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when i'm trying to use scanf and gets, i'm having trouble, i need to put gets twice, if i put it once my program is terminated, it's homework and i have to use those functions in those places.

the code :

int main()  
    int i=0,operation=0;
    char str[100];



    switch (operation)
        case 1:     
            printf("Please, enter your sentence >");

            if (checkChars(str))
                printf("ERROR: Incorrect data, try again.");


    return 0;
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What could possibly go wrong using gets ? –  icecrime Nov 22 '10 at 22:22
Are you sure you're not having trouble with CheckChars() or inputSent()? –  GreenMatt Nov 22 '10 at 22:27

2 Answers 2

So, we have a stdin stream of data. This is the input that you write at the terminal.

When you call scanf, it only reads the decimal number that you wrote. It does not read the newline after it. Therefore, you need two calls to gets because the first call only sees '\n' while the second sees your actual data.

To fix this, I'd recommend that you use gets to read the full line when you get the operation, and then use sscanf to get the operation.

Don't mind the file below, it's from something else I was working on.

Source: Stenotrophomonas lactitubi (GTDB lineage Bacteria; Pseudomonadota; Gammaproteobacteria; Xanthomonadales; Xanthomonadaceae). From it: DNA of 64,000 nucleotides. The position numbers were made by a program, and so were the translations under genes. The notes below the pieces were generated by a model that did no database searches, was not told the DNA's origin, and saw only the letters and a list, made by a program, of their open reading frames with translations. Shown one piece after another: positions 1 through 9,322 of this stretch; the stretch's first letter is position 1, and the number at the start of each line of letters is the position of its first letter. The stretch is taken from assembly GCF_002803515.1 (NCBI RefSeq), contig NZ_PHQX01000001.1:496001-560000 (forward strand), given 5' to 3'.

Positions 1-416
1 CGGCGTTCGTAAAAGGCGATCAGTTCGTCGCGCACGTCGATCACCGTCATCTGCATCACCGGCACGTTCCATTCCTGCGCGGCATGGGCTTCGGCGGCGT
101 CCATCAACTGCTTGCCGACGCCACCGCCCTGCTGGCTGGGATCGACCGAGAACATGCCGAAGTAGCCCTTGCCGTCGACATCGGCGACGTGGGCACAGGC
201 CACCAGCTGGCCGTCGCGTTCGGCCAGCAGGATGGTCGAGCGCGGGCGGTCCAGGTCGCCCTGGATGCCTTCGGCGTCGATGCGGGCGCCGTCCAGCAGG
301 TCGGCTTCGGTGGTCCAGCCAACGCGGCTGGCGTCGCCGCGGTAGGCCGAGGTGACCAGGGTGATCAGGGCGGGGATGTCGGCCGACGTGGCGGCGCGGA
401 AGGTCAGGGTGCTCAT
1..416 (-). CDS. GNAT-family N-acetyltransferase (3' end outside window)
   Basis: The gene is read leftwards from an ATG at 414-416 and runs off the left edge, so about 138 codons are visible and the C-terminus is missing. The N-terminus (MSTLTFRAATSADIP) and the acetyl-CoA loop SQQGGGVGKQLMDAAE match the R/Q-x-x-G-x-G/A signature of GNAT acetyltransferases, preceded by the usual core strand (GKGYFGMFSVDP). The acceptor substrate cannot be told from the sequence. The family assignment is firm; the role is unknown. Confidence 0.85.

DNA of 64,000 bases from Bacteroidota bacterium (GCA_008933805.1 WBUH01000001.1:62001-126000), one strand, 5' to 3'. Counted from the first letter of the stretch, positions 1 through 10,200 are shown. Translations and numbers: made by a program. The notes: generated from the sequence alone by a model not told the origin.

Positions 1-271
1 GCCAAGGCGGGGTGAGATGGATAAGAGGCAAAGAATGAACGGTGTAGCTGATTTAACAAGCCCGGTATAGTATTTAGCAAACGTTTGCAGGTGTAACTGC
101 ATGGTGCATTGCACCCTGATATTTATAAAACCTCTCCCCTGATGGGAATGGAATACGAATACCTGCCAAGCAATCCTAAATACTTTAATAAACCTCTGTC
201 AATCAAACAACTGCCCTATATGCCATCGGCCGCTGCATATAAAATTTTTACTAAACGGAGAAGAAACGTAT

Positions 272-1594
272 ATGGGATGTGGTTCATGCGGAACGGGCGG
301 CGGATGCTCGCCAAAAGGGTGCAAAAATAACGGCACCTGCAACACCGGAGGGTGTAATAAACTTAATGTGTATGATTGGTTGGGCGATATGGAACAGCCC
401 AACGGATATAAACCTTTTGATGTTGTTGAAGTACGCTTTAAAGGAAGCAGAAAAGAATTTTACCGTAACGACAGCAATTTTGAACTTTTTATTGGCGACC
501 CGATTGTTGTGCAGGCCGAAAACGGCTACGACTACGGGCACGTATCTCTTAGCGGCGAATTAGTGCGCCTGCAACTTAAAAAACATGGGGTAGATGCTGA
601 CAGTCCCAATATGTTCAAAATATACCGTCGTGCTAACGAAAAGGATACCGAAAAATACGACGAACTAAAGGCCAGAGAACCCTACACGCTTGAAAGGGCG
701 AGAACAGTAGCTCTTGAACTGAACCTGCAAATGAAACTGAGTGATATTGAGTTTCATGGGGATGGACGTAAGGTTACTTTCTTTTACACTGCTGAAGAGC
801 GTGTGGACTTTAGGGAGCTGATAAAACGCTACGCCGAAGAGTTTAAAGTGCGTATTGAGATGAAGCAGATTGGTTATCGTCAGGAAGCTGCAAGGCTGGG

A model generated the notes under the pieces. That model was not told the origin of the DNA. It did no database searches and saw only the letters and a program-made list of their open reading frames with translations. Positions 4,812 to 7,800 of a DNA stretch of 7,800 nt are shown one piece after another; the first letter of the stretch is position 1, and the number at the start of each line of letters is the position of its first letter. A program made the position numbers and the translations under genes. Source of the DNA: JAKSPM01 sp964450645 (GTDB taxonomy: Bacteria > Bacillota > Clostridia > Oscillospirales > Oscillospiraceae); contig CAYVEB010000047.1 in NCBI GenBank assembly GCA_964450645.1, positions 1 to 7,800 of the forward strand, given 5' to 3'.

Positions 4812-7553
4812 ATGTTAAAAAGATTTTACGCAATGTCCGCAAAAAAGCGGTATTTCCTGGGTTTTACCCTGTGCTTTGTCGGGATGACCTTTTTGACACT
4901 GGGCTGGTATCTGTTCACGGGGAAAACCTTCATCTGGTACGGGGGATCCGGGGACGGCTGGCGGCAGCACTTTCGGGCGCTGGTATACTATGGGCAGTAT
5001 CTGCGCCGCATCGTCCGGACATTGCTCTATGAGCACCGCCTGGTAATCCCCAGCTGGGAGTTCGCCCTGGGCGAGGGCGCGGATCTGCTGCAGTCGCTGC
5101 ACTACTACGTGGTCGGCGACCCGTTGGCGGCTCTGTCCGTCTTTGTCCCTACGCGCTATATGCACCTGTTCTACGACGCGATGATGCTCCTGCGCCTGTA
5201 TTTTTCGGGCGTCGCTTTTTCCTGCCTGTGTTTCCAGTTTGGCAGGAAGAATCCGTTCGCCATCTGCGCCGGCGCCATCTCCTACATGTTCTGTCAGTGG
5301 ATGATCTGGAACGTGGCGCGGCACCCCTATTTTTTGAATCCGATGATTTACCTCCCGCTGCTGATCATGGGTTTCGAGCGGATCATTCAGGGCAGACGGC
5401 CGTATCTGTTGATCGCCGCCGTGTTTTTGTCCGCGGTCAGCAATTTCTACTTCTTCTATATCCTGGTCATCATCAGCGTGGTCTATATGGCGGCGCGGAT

For example:


sscanf(str, "%d", &operation);

switch (operation) {
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What's happening is after your first scanf() is that there's still data lingering in the input buffer (any form of whitespace that delimits things, usually a return) and when you call the next gets() it returns immediately because it read the "enter" you hit after typing in a number. In order to solve this, you'll need to flush the input buffer. This is good practice especially when switching between reading individual character words and sentences. Here's a small snippet I found from another thread that may help you (this would go after your scanf()):

while (getchar() != EOF);
What it does is continually read characters out of the input buffer until none are left. This may not be the best solutions for all situations but it should be enough to help you through this assignment.

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Wouldn't while (getchar() != '\n'); be a bit closer to what is necessary here? –  Bill Lynch Nov 22 '10 at 22:34

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